Nalorakk trash

If you've done the original version of Zul'Aman, there are no surprises here. There are two things you'll have to watch out for, apart from the initial pull of two mobs wandering between the bear and eagle boss' enclosures:

  • Crunch Armor This is a debuff applied by the bear rider mobs that shaves 20,000 armor off their targets. Once this goes up, the tank will start taking massive damage. Worse yet, it can stack. Because the bear riders seem to be immune to crowd control, be prepared with a cooldown once Crunch Armor goes up.
  • Totems There are caster mobs in the troll pulls that periodically drop totems granting them invincibility or healing. These need to be targeted and killed as quickly as possible.

With respect to mob damage, even raid-geared tanks were getting thrashed without crowd control on these pulls, so you may want to play it safe by locking down a mob or two on the four-pulls. If you're DPS, any interrupts you can supply here will also be very welcome.

Hug the wall as you pull, and you can avoid the two bear mobs on the right while you're going into the stone walkway up to Nalorakk's enclosure.

Nalorakk (bear boss)

As before, Nalorakk is largely a gear check for your tank and healer. However, a new mechanic's been added that will keep your group on the move. Expect significant melee damage and one mother of a bleed when Nalorakk shifts to bear form.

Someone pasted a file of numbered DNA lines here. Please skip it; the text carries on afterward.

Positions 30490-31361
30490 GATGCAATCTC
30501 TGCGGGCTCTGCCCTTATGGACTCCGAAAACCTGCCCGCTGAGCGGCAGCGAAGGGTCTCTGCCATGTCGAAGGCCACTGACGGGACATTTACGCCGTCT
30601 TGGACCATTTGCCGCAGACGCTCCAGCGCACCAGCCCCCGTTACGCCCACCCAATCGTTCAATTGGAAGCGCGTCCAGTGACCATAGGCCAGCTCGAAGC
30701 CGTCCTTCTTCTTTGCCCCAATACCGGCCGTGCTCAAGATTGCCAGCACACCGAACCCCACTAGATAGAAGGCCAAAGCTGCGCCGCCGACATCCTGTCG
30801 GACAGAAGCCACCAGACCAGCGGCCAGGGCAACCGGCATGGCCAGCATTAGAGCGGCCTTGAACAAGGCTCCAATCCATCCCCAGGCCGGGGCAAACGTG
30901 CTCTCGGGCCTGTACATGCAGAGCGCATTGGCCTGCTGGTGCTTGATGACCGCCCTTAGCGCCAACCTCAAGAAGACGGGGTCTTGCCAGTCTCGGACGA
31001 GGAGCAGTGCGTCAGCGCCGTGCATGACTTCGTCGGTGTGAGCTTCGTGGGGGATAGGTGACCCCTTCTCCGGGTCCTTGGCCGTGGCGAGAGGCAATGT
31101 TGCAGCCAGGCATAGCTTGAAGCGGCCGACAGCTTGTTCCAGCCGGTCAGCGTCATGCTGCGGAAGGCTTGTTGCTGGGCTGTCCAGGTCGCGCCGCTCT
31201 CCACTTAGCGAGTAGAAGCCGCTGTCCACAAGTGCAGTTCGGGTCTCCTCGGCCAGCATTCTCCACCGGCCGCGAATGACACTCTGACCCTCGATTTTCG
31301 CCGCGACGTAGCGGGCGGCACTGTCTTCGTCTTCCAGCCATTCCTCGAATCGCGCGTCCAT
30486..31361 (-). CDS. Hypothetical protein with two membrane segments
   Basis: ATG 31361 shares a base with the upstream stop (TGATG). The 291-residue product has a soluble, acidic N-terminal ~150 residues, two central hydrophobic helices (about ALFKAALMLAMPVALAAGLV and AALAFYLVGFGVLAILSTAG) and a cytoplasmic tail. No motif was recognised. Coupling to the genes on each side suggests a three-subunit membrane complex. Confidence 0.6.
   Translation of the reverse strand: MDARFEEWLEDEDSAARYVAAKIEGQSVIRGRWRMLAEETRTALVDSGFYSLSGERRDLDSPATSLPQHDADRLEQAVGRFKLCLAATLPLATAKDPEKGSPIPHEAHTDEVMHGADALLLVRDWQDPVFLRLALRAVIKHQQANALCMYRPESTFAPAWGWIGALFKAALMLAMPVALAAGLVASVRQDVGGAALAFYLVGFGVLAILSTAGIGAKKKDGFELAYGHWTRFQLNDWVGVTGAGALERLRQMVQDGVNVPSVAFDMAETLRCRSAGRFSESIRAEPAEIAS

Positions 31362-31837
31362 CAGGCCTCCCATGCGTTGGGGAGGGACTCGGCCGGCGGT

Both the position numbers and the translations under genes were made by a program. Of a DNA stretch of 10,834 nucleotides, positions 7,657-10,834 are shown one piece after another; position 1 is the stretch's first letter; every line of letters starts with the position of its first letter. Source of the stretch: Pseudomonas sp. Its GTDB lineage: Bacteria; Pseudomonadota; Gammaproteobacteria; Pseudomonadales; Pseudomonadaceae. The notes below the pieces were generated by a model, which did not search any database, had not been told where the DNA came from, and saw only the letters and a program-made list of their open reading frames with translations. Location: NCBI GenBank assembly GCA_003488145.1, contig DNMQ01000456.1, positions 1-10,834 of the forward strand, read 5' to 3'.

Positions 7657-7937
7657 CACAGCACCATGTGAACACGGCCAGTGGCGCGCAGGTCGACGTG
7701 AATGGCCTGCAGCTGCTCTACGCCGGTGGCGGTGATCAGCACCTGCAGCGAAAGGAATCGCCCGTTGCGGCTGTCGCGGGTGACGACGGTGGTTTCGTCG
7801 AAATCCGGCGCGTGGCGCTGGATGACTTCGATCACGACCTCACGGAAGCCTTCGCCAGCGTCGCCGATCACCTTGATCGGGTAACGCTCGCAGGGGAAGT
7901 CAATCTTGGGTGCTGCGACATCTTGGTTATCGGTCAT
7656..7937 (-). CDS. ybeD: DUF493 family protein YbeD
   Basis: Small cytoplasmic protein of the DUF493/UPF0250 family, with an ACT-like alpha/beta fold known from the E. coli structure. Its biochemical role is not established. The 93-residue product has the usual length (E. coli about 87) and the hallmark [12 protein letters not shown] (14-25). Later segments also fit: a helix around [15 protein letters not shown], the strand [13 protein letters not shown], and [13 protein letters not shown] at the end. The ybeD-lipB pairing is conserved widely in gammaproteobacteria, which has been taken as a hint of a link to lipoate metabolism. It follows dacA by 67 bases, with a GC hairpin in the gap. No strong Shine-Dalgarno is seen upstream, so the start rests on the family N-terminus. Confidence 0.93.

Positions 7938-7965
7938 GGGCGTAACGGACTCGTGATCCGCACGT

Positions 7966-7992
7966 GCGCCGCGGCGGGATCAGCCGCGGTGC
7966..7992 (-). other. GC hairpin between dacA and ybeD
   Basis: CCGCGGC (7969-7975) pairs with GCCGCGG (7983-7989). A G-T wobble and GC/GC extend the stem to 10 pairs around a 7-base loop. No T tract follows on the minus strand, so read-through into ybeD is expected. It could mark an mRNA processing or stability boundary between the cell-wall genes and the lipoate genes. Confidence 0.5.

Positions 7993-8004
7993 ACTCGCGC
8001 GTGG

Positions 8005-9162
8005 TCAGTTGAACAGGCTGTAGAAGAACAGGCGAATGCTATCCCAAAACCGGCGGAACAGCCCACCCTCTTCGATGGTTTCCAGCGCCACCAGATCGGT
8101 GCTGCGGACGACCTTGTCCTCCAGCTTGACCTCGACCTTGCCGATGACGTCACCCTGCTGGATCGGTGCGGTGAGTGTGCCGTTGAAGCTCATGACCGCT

• Brutal Strike This is a huge blow dealing about 80,000 damage, ignoring armor. It has a 1-second cast time. If you're tanking, this would be a good time to blow a minor cooldown to help your healer; if you're healing, be prepared to play a bit of catch-up once you see this.
  • Surge This is Nalorakk's fun new ability, which will see him charging whatever member of the group is furthest from him (naturally, your tank should be safe). The person charged gets a 500% increase to physical damage taken for around 20 seconds, to the point that if you get charged with the debuff up, it's a one-shot kill. You'll have to rotate group members to prevent this from happening. There are two ways of handling this: You can stack the group close to the tank and rotate players in and out to soak Surges, or you can just have any Surge target move close to the tank after absorbing the blow so he/she won't be the furthest group member away for the next one. Once the debuff has fallen off, he/she can move back out again.
  • Lacerating Slash This is an ugly bleed that Nalorakk busts out in bear form, dealing approximately 120,000 damage over 24 seconds.
  • Mangle (maybe) While I haven't been able to confirm this elsewhere, I could have sworn I saw Nalorakk putting a Mangle debuff on the tank. If I didn't screw this up and he's still got this ability, expect Lacerating Slash's damage to be a lot worse when/if Mangle is up. If I did screw this up, carry on, nothing to see here.
  • Deafening Roar A 2-second silence. If you're a healer with access to HoTs, have them running on the tank before this happens.